Well, there's Tristan de Cunha :)
Badger
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Post by Badger »

Sad that the mainstream media have totally layed off this.

In Canada, the CBC even had gore and suzuki on the other day, and though this was submitted to the questions area many times, not a peep.

corus is not reporting it, CTV isn't, the globe and mail isn't. Etc.

Oh, journalistic integrity, wherefore art thou?

Makes me sad to know I'm not getting the real dirt on Jon, Kate, Britney, Lady Gaga, etc.
Badger
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Post by Badger »

corplinx wrote:Hide the decline can be explained away easily. If we have a wave whose y axis is positive, if you show the past say 20 years, you would think the the positive trend had stopped.

When I read the email excerpt, it looked like they just said to add older data so that the blip at the end isn't meaningful.
Give this a read:

http://www.copenhagendiagnosis.org/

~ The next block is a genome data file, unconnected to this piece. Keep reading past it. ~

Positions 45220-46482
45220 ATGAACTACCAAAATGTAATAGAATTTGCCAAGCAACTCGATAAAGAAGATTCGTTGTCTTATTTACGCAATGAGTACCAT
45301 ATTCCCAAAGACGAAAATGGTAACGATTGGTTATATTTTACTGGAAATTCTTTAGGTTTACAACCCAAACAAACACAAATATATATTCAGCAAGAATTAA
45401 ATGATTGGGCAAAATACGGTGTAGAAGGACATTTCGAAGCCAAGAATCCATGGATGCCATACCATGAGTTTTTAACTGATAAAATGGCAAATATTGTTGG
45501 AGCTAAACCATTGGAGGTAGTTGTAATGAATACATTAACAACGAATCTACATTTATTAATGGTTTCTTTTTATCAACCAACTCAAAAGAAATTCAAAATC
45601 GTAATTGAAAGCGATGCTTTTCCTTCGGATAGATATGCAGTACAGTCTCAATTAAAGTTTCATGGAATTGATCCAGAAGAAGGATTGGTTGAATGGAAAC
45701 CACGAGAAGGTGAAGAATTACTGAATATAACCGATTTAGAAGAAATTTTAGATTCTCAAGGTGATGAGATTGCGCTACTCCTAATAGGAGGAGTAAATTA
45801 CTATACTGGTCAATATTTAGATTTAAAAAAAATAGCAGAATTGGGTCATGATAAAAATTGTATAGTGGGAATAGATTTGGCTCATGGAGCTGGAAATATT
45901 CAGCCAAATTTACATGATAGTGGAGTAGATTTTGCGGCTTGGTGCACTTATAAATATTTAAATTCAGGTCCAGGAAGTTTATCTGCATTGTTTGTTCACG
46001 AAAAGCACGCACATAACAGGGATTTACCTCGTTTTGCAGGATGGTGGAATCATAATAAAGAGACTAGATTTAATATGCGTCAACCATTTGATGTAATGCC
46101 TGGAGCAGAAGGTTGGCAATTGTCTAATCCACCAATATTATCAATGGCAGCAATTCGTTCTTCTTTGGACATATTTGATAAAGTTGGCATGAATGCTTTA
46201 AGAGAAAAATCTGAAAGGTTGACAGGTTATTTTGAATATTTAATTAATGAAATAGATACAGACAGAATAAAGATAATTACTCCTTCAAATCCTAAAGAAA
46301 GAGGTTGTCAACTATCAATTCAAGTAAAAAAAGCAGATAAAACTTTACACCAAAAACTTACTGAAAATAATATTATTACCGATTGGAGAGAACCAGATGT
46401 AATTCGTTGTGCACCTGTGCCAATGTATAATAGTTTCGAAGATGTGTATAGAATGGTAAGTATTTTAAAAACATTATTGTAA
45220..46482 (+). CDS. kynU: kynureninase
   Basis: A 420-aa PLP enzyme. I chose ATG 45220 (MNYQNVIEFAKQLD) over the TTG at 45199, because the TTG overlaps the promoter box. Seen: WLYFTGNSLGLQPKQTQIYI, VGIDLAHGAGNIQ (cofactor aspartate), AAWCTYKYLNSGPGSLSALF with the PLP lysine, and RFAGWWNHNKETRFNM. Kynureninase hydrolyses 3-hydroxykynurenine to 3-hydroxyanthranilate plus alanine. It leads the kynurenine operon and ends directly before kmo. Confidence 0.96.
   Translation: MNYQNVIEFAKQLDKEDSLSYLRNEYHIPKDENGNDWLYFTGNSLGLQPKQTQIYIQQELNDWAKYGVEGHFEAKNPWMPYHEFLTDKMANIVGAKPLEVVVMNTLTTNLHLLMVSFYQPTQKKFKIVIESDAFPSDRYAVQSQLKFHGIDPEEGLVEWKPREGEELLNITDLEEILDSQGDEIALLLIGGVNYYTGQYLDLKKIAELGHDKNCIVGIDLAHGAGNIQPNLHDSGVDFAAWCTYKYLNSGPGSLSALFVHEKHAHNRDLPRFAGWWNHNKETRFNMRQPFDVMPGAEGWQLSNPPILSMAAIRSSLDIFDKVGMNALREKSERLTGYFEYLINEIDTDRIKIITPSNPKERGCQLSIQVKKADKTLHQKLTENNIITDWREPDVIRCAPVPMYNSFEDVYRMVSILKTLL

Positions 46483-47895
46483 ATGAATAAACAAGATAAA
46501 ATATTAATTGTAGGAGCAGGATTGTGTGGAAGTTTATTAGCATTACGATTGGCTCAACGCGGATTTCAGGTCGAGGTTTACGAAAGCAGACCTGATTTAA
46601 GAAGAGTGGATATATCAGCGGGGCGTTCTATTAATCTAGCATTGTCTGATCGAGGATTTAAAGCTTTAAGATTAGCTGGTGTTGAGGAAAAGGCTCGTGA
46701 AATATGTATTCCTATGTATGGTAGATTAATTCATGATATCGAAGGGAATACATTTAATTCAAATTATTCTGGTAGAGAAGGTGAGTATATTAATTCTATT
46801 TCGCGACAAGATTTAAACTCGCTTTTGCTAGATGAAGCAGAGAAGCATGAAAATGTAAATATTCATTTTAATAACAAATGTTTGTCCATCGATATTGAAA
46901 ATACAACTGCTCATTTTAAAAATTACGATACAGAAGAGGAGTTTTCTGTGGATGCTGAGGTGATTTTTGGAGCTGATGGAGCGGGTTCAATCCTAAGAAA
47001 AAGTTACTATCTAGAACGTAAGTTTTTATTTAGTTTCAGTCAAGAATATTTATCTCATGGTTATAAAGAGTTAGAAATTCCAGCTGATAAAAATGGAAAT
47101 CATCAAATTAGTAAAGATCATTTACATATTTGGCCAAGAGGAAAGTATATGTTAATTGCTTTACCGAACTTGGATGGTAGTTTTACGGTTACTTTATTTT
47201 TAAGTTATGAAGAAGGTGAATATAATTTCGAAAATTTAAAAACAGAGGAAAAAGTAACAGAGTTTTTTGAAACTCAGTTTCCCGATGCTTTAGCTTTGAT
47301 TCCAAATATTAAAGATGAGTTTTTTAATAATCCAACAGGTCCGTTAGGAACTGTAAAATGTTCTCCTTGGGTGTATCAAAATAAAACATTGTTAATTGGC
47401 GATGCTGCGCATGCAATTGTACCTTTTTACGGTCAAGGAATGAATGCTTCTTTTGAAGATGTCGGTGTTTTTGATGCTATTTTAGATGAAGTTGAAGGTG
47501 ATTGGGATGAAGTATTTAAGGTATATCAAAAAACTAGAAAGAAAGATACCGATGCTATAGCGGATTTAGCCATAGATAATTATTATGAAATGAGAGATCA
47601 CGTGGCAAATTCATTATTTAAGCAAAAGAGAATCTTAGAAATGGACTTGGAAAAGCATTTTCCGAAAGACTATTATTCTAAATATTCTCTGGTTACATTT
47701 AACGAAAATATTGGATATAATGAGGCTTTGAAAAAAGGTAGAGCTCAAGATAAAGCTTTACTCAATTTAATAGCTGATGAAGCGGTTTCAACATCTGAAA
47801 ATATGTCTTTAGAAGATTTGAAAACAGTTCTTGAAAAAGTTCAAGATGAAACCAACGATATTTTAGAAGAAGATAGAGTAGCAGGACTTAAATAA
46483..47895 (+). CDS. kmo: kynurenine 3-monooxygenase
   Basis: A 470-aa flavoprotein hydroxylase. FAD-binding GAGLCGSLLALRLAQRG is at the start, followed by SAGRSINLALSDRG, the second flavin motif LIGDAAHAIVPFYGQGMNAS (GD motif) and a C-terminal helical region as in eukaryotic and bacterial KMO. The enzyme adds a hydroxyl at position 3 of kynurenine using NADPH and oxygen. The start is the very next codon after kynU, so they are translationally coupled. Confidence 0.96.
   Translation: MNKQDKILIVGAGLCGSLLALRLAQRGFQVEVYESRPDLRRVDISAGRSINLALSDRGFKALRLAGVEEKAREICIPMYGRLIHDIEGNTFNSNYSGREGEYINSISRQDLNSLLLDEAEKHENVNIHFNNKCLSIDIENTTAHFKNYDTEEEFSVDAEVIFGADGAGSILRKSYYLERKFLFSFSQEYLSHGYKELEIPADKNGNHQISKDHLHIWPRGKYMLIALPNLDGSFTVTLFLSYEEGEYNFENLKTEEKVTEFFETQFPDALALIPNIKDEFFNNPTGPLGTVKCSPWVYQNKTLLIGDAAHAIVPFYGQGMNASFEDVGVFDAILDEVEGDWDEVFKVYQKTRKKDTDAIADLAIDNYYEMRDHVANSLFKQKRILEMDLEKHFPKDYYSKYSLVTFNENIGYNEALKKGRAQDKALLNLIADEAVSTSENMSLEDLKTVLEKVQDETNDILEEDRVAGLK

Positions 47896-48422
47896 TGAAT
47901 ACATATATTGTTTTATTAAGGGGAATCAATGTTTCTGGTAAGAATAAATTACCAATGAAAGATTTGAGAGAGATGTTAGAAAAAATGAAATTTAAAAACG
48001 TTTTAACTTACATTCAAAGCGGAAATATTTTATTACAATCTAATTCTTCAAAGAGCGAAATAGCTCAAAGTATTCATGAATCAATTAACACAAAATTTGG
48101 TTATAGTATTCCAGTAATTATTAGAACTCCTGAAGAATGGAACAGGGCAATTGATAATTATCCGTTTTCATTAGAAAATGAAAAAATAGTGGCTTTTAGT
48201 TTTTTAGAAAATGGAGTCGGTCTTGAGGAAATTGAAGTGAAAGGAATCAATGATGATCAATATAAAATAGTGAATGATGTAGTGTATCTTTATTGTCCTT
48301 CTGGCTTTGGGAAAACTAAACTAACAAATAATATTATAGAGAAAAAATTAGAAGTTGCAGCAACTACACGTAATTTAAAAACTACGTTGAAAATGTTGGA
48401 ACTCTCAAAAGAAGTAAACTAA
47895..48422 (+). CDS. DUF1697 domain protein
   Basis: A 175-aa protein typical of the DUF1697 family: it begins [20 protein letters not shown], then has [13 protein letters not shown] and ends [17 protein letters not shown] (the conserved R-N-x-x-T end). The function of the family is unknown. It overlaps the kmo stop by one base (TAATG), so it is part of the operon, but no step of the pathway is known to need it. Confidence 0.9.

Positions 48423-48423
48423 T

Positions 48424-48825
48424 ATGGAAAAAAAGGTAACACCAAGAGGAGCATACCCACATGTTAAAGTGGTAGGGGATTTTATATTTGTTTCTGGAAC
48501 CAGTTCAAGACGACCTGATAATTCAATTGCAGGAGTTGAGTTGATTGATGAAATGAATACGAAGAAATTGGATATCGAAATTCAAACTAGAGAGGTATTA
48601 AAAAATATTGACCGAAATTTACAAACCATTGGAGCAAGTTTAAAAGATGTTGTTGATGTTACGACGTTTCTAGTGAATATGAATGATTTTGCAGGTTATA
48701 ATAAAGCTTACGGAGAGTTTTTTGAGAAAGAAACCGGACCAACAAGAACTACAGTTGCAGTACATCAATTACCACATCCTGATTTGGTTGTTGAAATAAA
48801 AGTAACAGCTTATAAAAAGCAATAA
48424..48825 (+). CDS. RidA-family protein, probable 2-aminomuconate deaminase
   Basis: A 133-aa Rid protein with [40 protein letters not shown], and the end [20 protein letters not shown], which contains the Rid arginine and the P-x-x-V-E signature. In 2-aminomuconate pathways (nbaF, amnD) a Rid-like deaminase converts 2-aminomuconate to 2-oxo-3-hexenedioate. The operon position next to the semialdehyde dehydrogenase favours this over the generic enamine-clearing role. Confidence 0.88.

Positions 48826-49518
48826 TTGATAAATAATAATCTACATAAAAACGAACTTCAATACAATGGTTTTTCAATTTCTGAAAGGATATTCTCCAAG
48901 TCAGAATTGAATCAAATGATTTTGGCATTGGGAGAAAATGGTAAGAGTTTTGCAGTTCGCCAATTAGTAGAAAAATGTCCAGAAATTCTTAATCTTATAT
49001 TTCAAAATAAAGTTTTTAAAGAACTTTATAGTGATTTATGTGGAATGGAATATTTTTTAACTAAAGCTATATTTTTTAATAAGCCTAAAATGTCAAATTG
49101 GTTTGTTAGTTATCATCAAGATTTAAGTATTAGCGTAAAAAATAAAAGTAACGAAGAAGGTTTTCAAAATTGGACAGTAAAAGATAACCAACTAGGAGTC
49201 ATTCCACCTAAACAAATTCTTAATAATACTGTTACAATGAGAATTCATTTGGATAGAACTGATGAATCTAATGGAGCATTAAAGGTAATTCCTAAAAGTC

I find the temperature graphs interesting in that they use proxy data to one point, and then real data for the last bit from 1980 on. While it's true that they note it, it's still very misleading, in my opinion. The appearance at first glance gives a certain impression.

Also, the rest of the document seems most sensationalistic. It's like they used the same guy who did the graphics for 2012.



So, I have a serious question. What's wrong with using proxy data for the last 20 or 30 years too? Trees still grow. Ice still forms. Sedimentation in bodies of water is still happening.
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Post by Rob Lister »

dup
Last edited by Rob Lister on Thu Nov 26, 2009 11:24 pm, edited 1 time in total.
Rob Lister